Equitable Budgeting for Nonprofits
A thoughtful budget can serve as a roadmap for an organization’s finances, a tool for communicating mission goals and resource needs, and a compass for becoming a more equitable organization.
When preparing a budget that reflects your organization’s commitment to equity, there are a number of considerations for how to create an equitable budgeting process and what to include. The lists below compile ideas and practices that NFF has explored and learned about through our consulting work with nonprofit leaders. We recognize that many nonprofits don’t have the luxury of implementing an ideal budget due to limited funding options and the power dynamics that exist in the nonprofit sector, including access to funders and adequate funds to cover costs. However, we offer these lists as a starting point for conversations about how to build the budget that best serves your mission.
Ten tips for creating an equitable budgeting process
An equitable budgeting process draws from many of the same organizing and advocacy approaches that nonprofits already use to engage their communities – such as making sure people are informed, able to participate, and valued for their unique perspectives.
Building on these approaches, an equitable budgeting process might include the following actions and activities:
- Laying out a timeline that gives people plenty of time to ask questions and unpack issues along the way
- Being inclusive of staff at every level of the organization as well as community members and other stakeholders who will be impacted by budget priorities
- Offering training and informational sessions so that people can participate with an informed lens about what a budget is and what’s involved in creating one
- Creating opportunities for staff and community members to name organizational needs and collectively prioritize them
- Bringing different parts of the organization together to share knowledge and decision-making power while clarifying who the ultimate decision-makers are (e.g., the Board and Executive Director)
- Committing to ongoing feedback loops and sharing the “why” behind decisions so that people feel heard and valued for their contributions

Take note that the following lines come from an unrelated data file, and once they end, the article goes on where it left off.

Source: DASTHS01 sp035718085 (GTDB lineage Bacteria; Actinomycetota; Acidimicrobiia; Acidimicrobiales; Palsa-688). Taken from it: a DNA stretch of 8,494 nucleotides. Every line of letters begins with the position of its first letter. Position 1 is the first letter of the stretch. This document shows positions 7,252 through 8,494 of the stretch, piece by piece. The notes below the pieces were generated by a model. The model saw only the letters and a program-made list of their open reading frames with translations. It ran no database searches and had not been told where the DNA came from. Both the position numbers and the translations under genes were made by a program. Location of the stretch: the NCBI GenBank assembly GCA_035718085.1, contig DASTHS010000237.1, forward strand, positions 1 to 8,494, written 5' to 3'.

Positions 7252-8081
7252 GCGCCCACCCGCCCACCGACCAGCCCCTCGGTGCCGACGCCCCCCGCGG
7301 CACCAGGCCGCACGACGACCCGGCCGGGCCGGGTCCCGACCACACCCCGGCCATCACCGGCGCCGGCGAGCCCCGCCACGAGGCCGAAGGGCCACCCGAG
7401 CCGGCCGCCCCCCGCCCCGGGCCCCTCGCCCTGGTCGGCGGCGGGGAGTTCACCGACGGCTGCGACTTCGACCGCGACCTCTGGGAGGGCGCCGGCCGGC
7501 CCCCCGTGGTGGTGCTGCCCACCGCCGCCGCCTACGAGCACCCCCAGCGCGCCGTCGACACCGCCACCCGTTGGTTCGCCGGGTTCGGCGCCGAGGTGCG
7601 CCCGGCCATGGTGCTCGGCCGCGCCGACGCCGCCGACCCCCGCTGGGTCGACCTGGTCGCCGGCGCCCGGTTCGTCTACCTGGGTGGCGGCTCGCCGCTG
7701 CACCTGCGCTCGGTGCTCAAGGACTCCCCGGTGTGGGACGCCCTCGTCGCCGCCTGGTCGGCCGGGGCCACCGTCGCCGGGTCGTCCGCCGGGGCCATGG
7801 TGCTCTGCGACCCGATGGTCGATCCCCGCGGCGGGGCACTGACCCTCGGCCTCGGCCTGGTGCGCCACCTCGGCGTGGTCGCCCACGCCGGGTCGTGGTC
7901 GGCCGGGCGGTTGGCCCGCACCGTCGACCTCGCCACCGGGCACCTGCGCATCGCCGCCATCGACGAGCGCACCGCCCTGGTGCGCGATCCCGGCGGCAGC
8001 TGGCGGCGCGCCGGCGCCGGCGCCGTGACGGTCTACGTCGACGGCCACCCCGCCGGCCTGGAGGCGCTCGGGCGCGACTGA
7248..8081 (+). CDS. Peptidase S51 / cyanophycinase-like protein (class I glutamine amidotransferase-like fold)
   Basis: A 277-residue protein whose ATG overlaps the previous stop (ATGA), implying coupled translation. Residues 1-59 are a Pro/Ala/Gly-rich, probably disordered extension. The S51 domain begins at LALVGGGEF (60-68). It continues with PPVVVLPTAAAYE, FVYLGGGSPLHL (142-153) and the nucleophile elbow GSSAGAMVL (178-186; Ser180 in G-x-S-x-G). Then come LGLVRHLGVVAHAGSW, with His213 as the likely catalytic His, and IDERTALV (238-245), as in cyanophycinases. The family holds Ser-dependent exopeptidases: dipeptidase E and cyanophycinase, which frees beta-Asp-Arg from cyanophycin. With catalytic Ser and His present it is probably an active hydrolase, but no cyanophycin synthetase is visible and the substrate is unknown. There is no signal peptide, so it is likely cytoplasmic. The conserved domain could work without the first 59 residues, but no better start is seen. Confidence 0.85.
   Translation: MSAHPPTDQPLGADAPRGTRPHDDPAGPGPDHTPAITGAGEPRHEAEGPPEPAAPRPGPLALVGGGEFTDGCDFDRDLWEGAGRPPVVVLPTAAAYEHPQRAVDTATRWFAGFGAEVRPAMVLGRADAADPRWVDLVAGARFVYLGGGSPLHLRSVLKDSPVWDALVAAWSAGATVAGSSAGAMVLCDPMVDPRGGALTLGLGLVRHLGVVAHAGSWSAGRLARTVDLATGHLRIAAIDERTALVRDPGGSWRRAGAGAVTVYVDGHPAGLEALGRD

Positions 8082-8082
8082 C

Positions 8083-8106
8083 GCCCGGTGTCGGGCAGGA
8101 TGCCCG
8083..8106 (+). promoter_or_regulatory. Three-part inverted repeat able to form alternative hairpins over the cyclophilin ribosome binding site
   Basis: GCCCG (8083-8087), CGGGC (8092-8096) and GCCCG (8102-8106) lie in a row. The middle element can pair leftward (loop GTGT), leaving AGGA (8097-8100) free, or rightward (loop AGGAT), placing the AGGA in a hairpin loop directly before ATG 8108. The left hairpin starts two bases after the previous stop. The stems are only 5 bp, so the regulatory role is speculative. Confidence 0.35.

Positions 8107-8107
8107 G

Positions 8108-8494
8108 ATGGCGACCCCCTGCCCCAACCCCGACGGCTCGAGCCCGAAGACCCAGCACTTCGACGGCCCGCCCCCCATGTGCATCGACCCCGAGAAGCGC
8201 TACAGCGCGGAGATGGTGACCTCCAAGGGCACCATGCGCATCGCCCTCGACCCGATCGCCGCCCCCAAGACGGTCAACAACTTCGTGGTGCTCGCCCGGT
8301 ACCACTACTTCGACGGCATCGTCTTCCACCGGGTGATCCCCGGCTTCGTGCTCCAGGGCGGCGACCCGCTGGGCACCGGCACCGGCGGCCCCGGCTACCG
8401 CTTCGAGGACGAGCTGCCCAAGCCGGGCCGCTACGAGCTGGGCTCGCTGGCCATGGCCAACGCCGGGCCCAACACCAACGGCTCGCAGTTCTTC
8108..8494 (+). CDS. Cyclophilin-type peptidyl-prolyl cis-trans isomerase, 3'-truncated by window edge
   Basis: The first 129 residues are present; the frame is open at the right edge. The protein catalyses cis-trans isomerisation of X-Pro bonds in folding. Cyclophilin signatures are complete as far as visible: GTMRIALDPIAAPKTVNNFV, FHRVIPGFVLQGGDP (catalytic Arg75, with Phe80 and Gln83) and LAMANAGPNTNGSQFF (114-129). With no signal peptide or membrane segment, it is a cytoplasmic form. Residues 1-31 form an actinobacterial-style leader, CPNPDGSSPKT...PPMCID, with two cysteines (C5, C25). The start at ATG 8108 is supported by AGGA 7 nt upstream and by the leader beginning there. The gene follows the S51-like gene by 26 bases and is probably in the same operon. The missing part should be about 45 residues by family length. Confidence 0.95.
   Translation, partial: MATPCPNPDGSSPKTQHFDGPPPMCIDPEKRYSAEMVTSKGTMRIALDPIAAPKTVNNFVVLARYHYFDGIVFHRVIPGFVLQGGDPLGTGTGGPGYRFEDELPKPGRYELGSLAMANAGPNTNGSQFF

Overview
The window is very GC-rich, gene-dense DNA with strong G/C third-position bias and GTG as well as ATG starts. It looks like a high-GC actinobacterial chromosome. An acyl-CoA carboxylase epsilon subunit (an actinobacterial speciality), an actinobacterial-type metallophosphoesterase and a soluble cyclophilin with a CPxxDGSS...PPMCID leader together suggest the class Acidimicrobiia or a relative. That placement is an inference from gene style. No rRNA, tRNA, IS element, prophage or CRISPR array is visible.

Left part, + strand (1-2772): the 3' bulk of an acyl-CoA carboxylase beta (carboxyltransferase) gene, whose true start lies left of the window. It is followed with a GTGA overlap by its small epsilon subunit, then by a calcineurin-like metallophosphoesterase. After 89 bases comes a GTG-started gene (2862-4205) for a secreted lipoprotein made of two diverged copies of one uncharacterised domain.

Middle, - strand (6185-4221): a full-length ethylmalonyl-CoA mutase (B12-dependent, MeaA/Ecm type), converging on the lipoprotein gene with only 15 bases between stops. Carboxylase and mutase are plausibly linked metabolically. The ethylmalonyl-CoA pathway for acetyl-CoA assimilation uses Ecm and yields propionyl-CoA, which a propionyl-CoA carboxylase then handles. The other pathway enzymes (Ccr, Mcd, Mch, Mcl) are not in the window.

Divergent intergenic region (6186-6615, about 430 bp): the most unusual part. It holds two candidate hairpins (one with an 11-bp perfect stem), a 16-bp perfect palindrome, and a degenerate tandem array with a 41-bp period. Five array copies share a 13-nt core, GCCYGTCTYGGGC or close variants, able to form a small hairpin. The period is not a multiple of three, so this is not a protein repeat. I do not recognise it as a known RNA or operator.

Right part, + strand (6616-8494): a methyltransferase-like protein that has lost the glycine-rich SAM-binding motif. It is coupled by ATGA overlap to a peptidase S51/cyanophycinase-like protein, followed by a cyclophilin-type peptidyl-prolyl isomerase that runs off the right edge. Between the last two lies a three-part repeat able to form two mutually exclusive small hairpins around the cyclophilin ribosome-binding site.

- Making financial data readily accessible to staff and others involved in the budgeting process
- Allowing for conversations about budgeting process to intersect with strategic planning and goal setting
- Providing as much transparency as possible to help destigmatize conversations about finance, particularly when it comes to salaries and equitable pay
- Building in review and feedback opportunities throughout the year that will allow for any adjustments needed to the original budget – this may be needed if more funding or less funding is received than anticipated
What to include in an equitable budget
A useful starting point is to look at your organization’s full costs to parse out total expenses (here’s a workbook to help calculate full cost expenses). Full cost budgeting is synonymous with equitable budgeting because it helps define what an organization needs to deliver its mission goals with a workforce that is fairly compensated and fully supported to do their work.
One category to pay close attention to is unfunded (or underfunded) expenses that are not currently covered, but – if funding was available – would allow your organization to work at its current level of programming in a way that better honors and supports the emotional and physical labor of staff, creates access to much-needed technology, and covers expenses that align with the organization’s mission. A common example of an unfunded expense is not having enough hands to do the work (i.e., underfunded staff capacity), which can result in existing staff, including the Executive Director and other leadership roles, being overworked and underpaid. Other examples include making do with outdated software, slow internet, or sub-par supplies.
Consider the following elements when creating an equitable budget for your organization:
- Adequate staffing so that workloads are reasonable and distributed fairly
- Salaries that are competitive and pay a living wage
- Organizations can use websites such as Glassdoor, SalaryExpert, Indeed, and the Bureau of Labor Statistics (BLS) for market research on current pay scales
- Childcare support
- Comprehensive benefits
- Paid time for coalition building, networking, and advocacy work
- Resources to invest in upgrades, supplies, or other improvements for the day-to-day functioning of an organization (e.g., What do you need that you’ve been functioning without? What would make your job easier to do so you can focus on what really matters?)
Your budget might include some of these items as well as others not on this list. The goal is to prioritize investments that can make the biggest difference while striving to address others as more resources become available.
While every organization will have its own unique budgeting process, bringing equity to the foreground can help connect organizational finances and practices to an anti-racist journey.
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